Typical vs Atypical: Learning Rules of Social Interaction from a Multidisciplinary Perspective Call for Papers


Special Session on 
Typical vs Atypical: Learning Rules of Social Interaction from a Multidisciplinary Perspective
15th IEEE International Conference on Automatic Face and Gesture Recognition 


18-22 May 2020 

Buenos Aires, Argentina 

Important dates

Submission Deadline: 10 December 2019 – midnight PST
Paper notification: 15 January 2020
Final camera-ready papers: 28 February 2020


Humans are a social species and evolution has equipped them with a
unique capacity to navigate the social world. Apart from using spoken
language, nonverbal cues play an essential part in achieving
successful and harmonious social interactions. Yet, only recently have
most psychiatric disorders begun to be conceptualized as “disorders
of social interactions”. Personality disorders, schizophrenia,
anxiety, depression and even neurodevelopmental disorders like autism
are strongly coupled with impairments in the perception,
interpretation and/or production of nonverbal cues. Analysing the
dynamics of typical and atypical social interactions is therefore a
natural and well-fitting means that may help to develop and enhance
automatic psychiatric diagnosis and treatment tools. However, it is a
major challenge to design accessible objective computational
approaches that can tackle the complexity of naturalistic
interpersonal behaviour.

The key aim of this multidisciplinary special session is to unite the
power of computer scientists and social psychologists to discuss
cutting edge research and innovative ideas for investigating
data-driven, supervision-free or explainable methods to model
interpersonal dynamics in both typical and atypical individuals (i.e.,
psychiatric disorders). More specifically, this special session sets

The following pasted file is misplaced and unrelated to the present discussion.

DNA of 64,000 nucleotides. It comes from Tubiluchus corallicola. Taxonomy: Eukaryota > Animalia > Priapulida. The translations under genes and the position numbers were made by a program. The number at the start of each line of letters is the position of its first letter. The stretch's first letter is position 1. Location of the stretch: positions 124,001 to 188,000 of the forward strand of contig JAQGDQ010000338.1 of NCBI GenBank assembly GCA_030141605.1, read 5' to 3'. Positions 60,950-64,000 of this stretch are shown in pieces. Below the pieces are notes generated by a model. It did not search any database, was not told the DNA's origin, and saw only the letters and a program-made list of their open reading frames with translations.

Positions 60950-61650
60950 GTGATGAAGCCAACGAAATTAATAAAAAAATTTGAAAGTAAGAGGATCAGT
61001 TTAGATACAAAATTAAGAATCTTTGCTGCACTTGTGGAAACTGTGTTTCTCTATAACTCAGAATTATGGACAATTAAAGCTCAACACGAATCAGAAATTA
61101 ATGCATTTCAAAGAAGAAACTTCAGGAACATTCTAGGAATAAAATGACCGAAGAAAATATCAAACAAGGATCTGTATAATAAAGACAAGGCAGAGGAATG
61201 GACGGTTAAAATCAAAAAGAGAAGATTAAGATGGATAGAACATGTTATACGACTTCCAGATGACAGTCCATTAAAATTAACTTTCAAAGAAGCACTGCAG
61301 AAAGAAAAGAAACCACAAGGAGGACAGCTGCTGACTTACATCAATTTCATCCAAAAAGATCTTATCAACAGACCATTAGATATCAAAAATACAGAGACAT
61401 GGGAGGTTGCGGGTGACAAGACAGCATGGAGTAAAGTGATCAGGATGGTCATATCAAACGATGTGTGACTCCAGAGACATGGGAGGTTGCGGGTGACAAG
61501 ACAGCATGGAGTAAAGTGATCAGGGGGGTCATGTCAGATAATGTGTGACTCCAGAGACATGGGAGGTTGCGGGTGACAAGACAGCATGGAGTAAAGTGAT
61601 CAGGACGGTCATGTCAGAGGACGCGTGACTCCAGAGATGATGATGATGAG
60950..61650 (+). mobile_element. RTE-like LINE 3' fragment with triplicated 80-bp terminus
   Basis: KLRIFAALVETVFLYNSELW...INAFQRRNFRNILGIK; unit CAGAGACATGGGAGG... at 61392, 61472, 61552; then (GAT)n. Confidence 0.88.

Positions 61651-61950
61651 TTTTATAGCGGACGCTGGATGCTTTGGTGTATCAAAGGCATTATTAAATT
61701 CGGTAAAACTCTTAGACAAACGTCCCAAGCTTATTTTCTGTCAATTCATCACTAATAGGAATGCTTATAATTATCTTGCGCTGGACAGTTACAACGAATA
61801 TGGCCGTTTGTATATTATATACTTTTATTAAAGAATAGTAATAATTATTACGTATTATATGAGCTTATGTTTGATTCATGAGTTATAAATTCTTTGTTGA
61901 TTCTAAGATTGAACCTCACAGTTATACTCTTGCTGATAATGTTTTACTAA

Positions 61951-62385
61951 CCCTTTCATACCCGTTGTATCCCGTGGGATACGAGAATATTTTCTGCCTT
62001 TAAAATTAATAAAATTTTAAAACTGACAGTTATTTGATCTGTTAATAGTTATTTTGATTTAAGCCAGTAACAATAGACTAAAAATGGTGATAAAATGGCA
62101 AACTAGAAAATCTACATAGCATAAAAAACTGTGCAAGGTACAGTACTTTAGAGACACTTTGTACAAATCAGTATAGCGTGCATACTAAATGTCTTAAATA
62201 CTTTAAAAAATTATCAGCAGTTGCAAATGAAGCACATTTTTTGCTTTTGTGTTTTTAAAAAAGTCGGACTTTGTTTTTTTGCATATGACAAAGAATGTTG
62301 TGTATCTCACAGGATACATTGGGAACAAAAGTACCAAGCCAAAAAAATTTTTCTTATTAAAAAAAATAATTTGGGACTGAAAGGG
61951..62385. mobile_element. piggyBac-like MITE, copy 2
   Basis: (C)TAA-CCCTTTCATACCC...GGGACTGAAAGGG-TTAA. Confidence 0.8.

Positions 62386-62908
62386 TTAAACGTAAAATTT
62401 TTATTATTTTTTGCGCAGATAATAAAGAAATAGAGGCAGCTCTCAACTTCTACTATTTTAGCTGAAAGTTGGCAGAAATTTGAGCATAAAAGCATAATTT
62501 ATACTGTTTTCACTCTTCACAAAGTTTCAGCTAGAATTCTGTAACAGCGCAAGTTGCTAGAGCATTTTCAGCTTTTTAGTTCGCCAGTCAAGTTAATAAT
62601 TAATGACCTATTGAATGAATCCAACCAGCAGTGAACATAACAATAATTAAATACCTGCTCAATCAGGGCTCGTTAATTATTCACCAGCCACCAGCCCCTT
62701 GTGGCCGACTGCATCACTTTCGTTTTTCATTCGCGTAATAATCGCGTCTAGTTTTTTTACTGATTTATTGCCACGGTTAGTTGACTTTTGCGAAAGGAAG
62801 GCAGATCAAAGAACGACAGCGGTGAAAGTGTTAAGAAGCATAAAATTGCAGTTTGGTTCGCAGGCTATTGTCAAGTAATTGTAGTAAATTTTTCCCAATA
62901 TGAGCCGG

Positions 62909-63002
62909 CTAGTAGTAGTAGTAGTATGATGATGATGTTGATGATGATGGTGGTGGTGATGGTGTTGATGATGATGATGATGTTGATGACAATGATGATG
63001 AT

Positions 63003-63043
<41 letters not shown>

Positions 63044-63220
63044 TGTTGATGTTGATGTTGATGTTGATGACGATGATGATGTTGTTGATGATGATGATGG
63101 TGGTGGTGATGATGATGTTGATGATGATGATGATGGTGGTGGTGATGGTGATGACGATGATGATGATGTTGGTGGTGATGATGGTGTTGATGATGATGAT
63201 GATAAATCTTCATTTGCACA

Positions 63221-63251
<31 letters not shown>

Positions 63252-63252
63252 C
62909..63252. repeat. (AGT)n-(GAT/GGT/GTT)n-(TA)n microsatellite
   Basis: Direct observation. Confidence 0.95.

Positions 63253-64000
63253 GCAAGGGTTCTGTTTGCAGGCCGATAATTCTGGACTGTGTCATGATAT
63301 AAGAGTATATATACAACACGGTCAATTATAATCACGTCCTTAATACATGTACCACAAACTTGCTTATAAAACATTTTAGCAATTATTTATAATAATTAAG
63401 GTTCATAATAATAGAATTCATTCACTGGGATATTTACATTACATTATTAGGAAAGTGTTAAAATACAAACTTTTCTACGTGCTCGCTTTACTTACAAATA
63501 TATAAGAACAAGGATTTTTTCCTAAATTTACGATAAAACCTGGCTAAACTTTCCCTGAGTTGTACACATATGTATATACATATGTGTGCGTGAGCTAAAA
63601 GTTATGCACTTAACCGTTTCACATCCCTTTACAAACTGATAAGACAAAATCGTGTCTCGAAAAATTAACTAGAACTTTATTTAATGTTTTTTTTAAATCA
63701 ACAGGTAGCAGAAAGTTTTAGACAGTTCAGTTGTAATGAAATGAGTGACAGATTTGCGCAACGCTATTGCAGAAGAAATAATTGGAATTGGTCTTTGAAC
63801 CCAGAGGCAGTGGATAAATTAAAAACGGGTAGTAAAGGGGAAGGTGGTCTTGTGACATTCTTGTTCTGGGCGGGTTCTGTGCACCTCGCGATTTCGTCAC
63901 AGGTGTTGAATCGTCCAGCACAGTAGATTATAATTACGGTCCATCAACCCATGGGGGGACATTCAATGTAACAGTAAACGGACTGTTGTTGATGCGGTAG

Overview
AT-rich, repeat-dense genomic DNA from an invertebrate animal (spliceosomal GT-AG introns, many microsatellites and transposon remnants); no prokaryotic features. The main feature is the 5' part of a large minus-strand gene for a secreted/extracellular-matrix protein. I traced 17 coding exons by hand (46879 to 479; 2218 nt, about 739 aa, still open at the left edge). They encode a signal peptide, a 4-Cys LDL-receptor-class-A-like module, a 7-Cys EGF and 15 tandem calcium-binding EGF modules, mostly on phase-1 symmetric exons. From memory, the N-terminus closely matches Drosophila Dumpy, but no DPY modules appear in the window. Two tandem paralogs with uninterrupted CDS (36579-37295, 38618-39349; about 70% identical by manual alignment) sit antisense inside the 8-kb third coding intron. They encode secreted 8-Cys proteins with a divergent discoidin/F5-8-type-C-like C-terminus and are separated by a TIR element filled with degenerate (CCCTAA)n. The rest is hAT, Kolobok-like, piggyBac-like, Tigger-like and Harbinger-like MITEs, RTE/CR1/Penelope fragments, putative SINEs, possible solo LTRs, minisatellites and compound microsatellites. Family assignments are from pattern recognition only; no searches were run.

out to put forward opportunities and challenges for learning the rules
of dyadic interactions or small group interactions from large amounts
of video data or other modalities, without extensive use of manual
supervision or prior assumptions, while encouraging the design of
interpretable, safe and reliable techniques that can be adopted
effectively in real-world clinical applications. Topics of interest
include, but not limited to:

    Data-driven approaches to the analysis of nonverbal displays
    expressed within interpersonal context, including facial
    expressions, eye gaze and head movements, body postures and hand
    gestures, audio (e.g., turn taking, vocal outbursts, etc.), and
    the co-modelling of nonverbal and verbal cues;

    Data-driven approaches to the modelling of interpersonal
    coordination such as convergence, synchrony or mimicry;

    Automatic detection of abnormal social behaviour, namely,
    non-conforming patterns in nonverbal interaction;

    Unsupervised/weakly supervised learning of social interaction,
    including representation learning, learning from interpersonal
    context, learning across data modalities, exploiting feature
    correlations, etc.;

    Explainable deep models, ranging from extracting interpretable
    features and visualisation to analysing decision making processes
    and building interactive explanations and human-in-the-loop

    Clinical applications (e.g., autism, depression, anxiety, etc.),
    including defining appropriate qualitative and quantitative
    evaluation methods;

    Novel datasets comprising social interactions among typicals,
    psychiatric disorders, or mixed groups.

       For further details please see

Instructions of paper submission

For instructions of how to submit to the special session please see
https://fg2020.org/instructions-of-paper-submission-for-review/. Once
log in, please click on "create new submission" and choose
"Special Sessions".

We look forward to receiving many exciting contributions! 

With best regards, 
Oya Celiktutan & Alexandra L. Georgescu